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Football vs. Fútbol (But It’s Not What You Think)

As we watched the FIFA World Cup over the past several weeks, we couldn’t help but comment on how different the soccer watching experience was from other U.S. sports.

Sports viewers in the United States are well-accustomed to commercial breaks; it has become an integral part of the gameday experience. Watch the final two minutes of a close Final Four or NBA Finals game, and you’re in for a large number of breaks and commercials. Watch the NFL, particularly national broadcasts, and you’re in for a commercial bonanza over the course of an entire game. These commercials even play a role in a U.S. “holiday”: Super Bowl Sunday.

Most U.S. sports include dedicated commercial breaks in their local and national broadcasts, taking advantage of breaks in play to promote products and services. But not all; one sport that has historically not included significant commercial breaks is soccer. In fact, as soccer has increased in popularity in the U.S., a significant struggle has emerged in the relationship between gameplay and commercial airtime. Traditionally, soccer is played uninterrupted for its entire 90 minutes plus stoppage time, except for a 15-minute break at the 45-minute mark (halfway). However, as soccer has grown in the U.S., broadcasters are looking for ways to maximize their revenues, including ad revenue. For example, Apple TV recently purchased exclusive rights to MLS games beginning in 2023, and appear to be planning in-game advertisements, although nothing has been finalized, including the look and frequency of such promotional materials. 

According to a January 2020 analysis by FiveThirtyEight, which looked at a combination of regular and postseason games played across 5 leagues (NFL, MLB, NBA, NHL, and the English Premier League, or EPL) in October and November of 2019, the four major U.S. sports averaged about 23-24% of their airtime on commercials (between 33.5 (NBA) and 51.8 (playoff MLB) minutes). In comparison, the EPL averaged about 8.5% (10.1 minutes). For regular season games, the NFL led all with 49.9 minutes of commercials and, significantly, the least amount of active gameplay (18 minutes, 8.6% of the broadcast). And, as of 2021, the NFL allowed an extra 2 minutes of advertisements to air during the playoffs, further distorting the time between actual gameplay and commercials.

In some sports, there are natural ad breaks. Baseball, for example, allows for a short commercial break while teams change from offense to defense within, and at the end of, each inning. This changes a bit in the postseason with about a minute extra of ads, but overall, the commercial breaks come fairly naturally. It is also important to note that there are a guaranteed 17 commercial breaks in a full regulation game, with the potential for an 18th if the game extends to to extra innings. That does not even include breaks for pitching changes. In contrast, football and basketball coverage builds in commercial pods at set times during the action, insuring to air their commercial loads.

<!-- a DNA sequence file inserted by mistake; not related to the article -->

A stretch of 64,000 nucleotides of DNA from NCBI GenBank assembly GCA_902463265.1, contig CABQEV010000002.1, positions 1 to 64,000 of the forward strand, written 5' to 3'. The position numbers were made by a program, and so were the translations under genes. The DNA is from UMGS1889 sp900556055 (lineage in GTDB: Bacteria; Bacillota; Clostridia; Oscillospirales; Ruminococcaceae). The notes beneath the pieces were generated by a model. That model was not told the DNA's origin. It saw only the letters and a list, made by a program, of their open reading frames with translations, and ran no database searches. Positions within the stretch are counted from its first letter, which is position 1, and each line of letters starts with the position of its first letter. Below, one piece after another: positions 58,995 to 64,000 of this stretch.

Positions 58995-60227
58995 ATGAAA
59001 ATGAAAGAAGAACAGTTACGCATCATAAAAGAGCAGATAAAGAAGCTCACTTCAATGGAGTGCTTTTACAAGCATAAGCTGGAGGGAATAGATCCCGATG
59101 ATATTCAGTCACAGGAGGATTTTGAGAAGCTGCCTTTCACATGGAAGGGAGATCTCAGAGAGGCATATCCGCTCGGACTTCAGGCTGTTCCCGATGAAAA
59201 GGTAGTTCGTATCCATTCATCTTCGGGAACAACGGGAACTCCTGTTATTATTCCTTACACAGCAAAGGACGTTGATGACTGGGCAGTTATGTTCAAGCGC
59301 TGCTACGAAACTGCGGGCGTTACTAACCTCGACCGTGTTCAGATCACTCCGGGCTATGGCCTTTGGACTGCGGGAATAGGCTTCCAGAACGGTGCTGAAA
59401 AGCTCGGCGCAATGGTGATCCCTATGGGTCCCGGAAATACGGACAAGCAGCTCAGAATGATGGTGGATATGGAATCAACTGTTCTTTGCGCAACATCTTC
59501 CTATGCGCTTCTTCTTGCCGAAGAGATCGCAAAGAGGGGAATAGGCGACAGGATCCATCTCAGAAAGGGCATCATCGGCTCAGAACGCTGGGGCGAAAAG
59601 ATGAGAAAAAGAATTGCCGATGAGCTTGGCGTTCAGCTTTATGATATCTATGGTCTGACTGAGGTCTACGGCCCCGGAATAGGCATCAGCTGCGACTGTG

But some of the disparity between commercial time in the EPL and U.S. sports is likely cultural, too. The United States has long had a focus on mass media advertising, whereas brands in Europe are more focused on building personal relationships with consumers. In fact, countries like the United Kingdom have strict limits on how much time per hour can be spent on commercials, with the UK limiting it to no more than 12 minutes in any given hour and an average of 7 minutes per hour (8 during primetime) overall. In contrast, there are no limits to how much time can be devoted to commercials in the United States, with the exception of children’s programming. 

Regardless, what does this significant level of commercial airtime in U.S. mean as soccer continues to grow in the United States? It likely means that additional ads are coming to the sport one way or another, in some form; as mentioned above, Apple is pursuing additional advertising options for their exclusive MLS contract beginning in 2023. But there are some potential ways to address this issue. One possible solution that has already been pursued to a degree is in-game advertisements. Unlike U.S. football, there are more areas on or near the playing field that can act as backdrops to allow for advertisements to be viewed during play; green screens have previously been used in soccer and have been used frequently behind home plate during baseball games. Further, as we have seen on some channels and with professional golf coverage, split screens can provide chances to promote while still showing games or matches uninterrupted. In addition, while not directly beneficial to TV partners, soccer jerseys have long been used to advertise brands in a way that minimally disrupts gameplay. 

As a result of this near-certain upcoming advertising push in soccer, there are opportunities to become creative in the way that advertisements are delivered. How do broadcasters balance their advertising goals with the continual action of a sport like soccer, without incurring the viewing public’s wrath? How can advertisers take advantage of the opportunity of a continually engaged audience with promotions that embrace action on the pitch? It will be interesting to see what happens, and what impact any innovations that result from these efforts could potentially have on how we watch sports in the United States.  

Written by Matt Burr - Matt has experience in marketing and communications roles at a number of organizations.

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